Nova Scotia Duck Tolling Retriever

Nova Scotia dog wins hearts and dances for ducks



Introduction

Nova Scotia Duck Tolling Retriever.

Huh?

Is this a joke from a Saturday Night Live skit? A bird watcher tired of snickers about sightings of Black-Backed Three-toed Woodpeckers or Chestnut Collared Longspurs?

None of the above. . . .

The Nova Scotia Duck Tolling Retriever (aka Toller) is a charming, active, duck-retrieving dog with a small but devoted following in the US. Long registered by the United Kennel Club and the Canadian Kennel Club, Tollers are the new kids on AKC’s block.

Medium-sized and easy-care, the Toller is a fine hunting companion, a great family pet, and an able competitor in obedience, agility, and hunting competitions.


History

Originally known as the Little River Duck Dog in its home of the Little River District of Nova Scotia, the modern Toller got its present name in 1945 when it was admitted to the CKC registry. As usual, the exact origin of the breed is lost, but a dog resembling the present-day Toller was seen in 17th Century Europe, luring waterfowl into nets. Whether the Toller originated from these dogs or was developed from a combination of the extinct Lesser St. John’s Water Dog, brown Cocker Spaniels, and Irish Setters with a smattering of Golden Retriever, farm collie, and Chesapeake Bay Retrievers is a matter for speculation.

Whatever the mixture, the result is a 40-50 pound dog of red color and medium-length coat with the peculiar ability to entice ducks and geese close to shore.


Tolling

To “toll” in duck hunting parlance is to entice or lure, a rather archaic definition of the word most associate with road and bridge fees and ringing bells.

Waterfowl hunters generally wait from a concealed spot for ducks or geese to come close enough for a shot. Hunters fortunate enough to have a Toller along can hasten the process by using the dog’s playful antics to catch the attention of inquisitive birds. The hunter tosses a tolling stick from his hiding place towards the shore. The dog goes after the stick with great enthusiasm, tail wagging and feet dancing. The flashy white markings on his chest, feet, and tail-tip accentuate the effect as he retrieves the stick time after time, enticing the birds closer and closer to shore to get a better look at this remarkable performance.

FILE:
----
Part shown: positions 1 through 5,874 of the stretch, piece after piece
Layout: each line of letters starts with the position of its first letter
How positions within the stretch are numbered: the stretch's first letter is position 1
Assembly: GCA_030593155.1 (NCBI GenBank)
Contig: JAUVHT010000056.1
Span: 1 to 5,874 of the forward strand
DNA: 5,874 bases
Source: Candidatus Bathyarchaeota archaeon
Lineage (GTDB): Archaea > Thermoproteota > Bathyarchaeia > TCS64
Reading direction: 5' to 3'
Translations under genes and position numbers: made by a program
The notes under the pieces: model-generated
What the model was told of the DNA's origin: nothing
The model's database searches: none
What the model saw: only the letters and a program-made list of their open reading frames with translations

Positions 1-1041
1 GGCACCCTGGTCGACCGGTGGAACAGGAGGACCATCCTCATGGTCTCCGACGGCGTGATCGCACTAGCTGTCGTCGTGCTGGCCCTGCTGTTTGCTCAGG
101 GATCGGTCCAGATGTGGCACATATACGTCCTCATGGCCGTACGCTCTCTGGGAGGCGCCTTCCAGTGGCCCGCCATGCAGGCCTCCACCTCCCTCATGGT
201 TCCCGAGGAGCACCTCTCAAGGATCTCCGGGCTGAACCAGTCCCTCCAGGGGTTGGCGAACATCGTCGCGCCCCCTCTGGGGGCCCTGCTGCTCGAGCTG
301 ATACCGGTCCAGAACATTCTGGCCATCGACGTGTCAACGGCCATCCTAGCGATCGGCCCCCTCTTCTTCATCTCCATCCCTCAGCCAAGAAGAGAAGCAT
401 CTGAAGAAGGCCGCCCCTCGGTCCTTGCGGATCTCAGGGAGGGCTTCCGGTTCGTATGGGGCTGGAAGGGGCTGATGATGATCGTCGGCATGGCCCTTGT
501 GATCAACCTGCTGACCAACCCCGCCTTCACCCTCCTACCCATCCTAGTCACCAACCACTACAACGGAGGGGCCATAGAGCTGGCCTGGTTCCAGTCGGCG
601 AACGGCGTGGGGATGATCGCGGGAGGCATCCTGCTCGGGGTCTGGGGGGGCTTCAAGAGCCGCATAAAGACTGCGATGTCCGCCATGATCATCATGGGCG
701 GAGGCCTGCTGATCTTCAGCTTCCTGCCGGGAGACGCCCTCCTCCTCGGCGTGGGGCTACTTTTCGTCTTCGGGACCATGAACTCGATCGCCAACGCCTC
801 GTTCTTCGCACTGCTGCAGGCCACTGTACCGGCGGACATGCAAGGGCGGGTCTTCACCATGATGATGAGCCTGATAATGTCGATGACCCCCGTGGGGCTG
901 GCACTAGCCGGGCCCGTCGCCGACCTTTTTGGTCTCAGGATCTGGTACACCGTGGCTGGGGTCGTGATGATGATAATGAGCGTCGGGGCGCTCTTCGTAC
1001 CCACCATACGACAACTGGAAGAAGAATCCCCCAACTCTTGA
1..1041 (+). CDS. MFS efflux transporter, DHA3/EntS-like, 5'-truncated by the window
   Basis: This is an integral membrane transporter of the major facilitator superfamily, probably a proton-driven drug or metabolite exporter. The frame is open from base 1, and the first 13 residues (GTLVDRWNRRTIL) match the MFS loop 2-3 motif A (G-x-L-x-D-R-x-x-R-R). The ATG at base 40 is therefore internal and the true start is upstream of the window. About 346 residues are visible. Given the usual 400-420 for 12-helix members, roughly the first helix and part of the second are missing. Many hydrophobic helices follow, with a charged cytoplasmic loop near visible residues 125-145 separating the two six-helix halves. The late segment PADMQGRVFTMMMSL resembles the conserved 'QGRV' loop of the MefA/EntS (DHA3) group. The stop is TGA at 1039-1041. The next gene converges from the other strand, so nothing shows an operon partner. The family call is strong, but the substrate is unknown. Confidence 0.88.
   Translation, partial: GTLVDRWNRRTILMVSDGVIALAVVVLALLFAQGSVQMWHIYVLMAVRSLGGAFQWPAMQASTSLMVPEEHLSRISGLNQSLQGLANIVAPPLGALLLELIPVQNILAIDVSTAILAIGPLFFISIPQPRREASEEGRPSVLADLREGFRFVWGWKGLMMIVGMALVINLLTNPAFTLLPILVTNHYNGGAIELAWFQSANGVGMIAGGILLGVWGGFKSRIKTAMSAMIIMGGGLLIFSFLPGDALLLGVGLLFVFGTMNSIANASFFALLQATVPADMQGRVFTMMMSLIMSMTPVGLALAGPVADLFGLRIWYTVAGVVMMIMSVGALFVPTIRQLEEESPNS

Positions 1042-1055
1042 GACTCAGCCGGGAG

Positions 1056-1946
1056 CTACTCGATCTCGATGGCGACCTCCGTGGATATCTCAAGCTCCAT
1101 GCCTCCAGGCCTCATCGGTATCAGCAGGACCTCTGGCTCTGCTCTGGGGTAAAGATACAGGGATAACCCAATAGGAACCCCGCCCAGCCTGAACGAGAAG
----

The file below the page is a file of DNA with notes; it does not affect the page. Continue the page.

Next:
When the birds are close enough for a clean shot, the hunter calls the dog back to his side until there are birds to bring in, and the Toller momentarily shucks his playful persona to become a strong and able retriever.


Breed standard

Intelligent, easy to train, and with great endurance, the Toller is a strong and able swimmer and a natural and tenacious retriever on land and water. Agile and alert, he is happiest while working.

The breed standard describes the Toller as “a medium-sized, powerful, compact, balanced, well-muscled dog, medium to heavy in bone, with a high degree of agility, alertness, and determination. At work, the dog has a speedy, rushing action with the head carried out almost level with the back and the heavily-feathered tail in constant motion.”

There’s a moderate range in size for this smallest retriever: the ideal height for adult males is 19 inches but 18-21 inches is acceptable. The ideal height for females is 18 inches with a range of 17-20 inches. Weight for males is 45-51 pounds, for females, 37-43 pounds.

The Toller has a medium-length double coat with a water-repellant overcoat and a soft, dense undercoat. There can be a slight wave on the back, but otherwise, the coat must be straight. The body has some feathering at the throat, behind the ears, at the back of the thighs and the front legs. The tail is heavily feathered.